Rather than just burst your bubble and leave you hanging, I would like to suggest a more meaningful and purposeful phrase and explain why it is not just wishful thinking: “Life is good because God is good.” Stated this way the fact that life is also at times hard is not ignored or denied. God is working blessings deeper and more lasting. In the midst of hardship God is training us to trust Him (Proverbs 3:5-6,12) and look for what is honorable, pure, and good (Philippians 4:8). He is building, reserving, and guaranteeing future blessings (1 Corinthians 2:9) that outweigh these present difficulties (Romans 8:18). Through His gifts of goodness to us and as we praise Him we are given value, comfort, and provision (Psalm 34). Our lives are filled with meaning (Romans 8:28) and purpose (Psalm 67:7); He is given glory (John 15:8). These reasons that life is good will seem foolish to those who do not know Him (1 Corinthians 1:18), but I invite you to find the peace, joy, and purpose in serving God through the knowledge of His Son, Jesus (Psalm 34:8; Colossians 1:9-13), for He is the way to God (John 14:6). “Life is good because God is good”, which means that all of life is life gained from God and lived unto God (2 Peter 1:2-4), to His glory and for our benefit.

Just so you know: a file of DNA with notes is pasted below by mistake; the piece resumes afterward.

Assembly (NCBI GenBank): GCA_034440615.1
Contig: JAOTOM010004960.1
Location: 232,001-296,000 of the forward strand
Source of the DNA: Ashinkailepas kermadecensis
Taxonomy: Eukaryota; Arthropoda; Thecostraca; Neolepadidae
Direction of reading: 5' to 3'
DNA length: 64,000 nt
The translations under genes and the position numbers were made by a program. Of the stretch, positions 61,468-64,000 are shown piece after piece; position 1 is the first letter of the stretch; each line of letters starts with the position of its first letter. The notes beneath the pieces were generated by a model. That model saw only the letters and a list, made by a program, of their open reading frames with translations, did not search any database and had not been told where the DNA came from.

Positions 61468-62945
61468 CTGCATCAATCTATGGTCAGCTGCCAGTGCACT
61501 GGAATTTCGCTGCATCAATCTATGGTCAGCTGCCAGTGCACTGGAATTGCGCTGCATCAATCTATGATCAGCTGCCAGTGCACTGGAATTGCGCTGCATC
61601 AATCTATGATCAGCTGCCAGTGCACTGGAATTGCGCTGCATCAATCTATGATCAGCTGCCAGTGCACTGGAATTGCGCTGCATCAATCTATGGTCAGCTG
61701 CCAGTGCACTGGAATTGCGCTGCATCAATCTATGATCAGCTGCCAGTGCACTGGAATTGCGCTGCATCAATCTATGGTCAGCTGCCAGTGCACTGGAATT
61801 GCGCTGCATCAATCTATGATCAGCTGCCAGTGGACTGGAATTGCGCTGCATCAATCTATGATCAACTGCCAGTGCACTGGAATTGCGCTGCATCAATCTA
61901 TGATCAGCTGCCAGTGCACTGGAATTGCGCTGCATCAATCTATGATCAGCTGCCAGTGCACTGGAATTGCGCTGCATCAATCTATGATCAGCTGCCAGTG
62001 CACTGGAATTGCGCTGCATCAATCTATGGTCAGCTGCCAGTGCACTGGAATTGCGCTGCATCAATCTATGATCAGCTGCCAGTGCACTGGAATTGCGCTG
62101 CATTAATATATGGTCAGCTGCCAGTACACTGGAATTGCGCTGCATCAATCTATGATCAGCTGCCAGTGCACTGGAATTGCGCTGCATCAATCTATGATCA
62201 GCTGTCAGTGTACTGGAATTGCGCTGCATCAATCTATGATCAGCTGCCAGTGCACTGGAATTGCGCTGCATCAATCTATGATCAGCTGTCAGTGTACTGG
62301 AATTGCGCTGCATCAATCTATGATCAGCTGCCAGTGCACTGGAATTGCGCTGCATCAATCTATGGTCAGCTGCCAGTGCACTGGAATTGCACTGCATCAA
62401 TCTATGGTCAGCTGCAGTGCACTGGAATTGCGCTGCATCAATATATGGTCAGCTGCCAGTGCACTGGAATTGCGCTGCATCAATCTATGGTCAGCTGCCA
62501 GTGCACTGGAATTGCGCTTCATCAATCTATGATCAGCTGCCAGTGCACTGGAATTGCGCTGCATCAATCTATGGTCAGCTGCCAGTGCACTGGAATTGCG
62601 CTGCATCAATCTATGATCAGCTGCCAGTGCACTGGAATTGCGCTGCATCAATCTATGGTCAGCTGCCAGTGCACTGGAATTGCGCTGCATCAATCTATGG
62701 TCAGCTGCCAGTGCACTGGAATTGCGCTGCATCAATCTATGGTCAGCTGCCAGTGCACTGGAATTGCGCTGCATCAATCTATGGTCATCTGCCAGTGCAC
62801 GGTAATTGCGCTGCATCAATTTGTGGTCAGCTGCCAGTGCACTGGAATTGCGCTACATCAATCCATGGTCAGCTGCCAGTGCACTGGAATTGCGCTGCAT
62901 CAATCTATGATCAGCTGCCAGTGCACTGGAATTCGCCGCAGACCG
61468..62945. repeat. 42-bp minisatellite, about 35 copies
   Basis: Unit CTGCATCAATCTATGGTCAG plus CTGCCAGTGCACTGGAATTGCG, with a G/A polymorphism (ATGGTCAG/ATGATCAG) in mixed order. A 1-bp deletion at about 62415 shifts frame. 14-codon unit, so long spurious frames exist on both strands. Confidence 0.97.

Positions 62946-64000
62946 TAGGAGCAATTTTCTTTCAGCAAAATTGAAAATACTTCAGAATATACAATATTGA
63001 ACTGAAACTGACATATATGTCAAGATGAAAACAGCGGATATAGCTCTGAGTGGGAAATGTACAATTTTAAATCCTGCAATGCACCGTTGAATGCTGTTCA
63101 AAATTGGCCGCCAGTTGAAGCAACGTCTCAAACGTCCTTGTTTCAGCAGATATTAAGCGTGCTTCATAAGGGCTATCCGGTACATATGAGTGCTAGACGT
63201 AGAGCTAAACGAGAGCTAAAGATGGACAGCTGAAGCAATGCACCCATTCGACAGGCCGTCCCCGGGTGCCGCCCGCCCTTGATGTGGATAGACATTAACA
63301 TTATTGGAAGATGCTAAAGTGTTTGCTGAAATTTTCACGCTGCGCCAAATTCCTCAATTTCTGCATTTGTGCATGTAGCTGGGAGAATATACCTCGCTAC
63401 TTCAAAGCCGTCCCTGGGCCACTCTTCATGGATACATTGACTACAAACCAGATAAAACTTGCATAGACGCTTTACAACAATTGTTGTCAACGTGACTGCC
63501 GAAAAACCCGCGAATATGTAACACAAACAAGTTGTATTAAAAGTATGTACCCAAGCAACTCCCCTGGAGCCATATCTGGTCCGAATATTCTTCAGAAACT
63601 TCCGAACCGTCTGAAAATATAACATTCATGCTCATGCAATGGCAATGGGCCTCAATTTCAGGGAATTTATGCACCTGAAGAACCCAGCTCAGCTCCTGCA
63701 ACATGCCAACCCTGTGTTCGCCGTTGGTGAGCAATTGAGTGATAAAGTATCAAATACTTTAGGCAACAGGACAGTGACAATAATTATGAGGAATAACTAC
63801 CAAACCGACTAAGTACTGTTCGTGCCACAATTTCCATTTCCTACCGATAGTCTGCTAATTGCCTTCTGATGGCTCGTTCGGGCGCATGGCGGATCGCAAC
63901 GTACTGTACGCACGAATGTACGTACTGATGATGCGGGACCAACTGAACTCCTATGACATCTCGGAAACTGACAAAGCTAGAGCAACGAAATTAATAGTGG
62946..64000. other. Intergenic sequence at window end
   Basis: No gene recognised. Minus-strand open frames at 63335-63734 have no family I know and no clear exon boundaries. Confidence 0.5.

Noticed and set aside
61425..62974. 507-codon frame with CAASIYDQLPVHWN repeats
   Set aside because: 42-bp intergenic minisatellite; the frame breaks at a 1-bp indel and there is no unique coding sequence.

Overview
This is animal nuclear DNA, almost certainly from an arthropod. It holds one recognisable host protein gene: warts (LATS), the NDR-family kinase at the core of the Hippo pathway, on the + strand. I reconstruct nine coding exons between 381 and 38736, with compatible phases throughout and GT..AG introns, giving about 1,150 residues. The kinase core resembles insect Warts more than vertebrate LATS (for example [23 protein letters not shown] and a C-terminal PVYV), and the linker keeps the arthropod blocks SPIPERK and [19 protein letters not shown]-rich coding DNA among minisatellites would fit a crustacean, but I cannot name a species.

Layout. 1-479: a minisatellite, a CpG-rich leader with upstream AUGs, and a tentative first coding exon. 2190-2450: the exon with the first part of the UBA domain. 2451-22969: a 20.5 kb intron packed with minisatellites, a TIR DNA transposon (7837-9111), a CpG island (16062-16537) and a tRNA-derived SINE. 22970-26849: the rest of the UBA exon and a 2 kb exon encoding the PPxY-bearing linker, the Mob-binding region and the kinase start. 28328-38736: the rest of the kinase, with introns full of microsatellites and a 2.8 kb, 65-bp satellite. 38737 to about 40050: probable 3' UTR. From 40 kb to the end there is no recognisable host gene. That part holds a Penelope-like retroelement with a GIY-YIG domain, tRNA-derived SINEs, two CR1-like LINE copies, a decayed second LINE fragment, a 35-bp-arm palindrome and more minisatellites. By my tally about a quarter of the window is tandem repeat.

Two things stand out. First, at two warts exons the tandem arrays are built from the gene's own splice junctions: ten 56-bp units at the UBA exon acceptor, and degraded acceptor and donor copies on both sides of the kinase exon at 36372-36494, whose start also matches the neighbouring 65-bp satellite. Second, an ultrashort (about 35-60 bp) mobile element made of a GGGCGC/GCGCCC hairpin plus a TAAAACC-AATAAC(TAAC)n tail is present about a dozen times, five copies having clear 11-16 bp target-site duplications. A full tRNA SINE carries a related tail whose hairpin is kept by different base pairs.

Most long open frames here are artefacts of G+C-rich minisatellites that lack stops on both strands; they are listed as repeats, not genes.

Read Full Post »

My pastor taught on Jesus’s warning in the Sermon on the Mount concerning false prophets found in Matthew 7:15-20. He asked, given the teaching of 7:1, “Do not judge so that you will not be judged“, and theme of how to live in the Sermon, why is this passage about false prophets (and teachers) here? He concluded that there is a balance to not being condemningly judgmental in 7:1 that emphasized being discerning and discriminating. False Prophets destroy the church from within frequently before their presence is detected. They must be recognized and ousted. The pastor showed from the passage that they have three characteristics: 1) Inwardly Corrupt (outward appearance with no inward experience), 2) Bad Fruit (coming from deeds of the flesh), and 3) Destined for Destruction (true belief includes growth in righteousness). On the second point the pastor describe a bad tree with bad fruit. As happens on occasions my mind drifted off into a parallel illustration.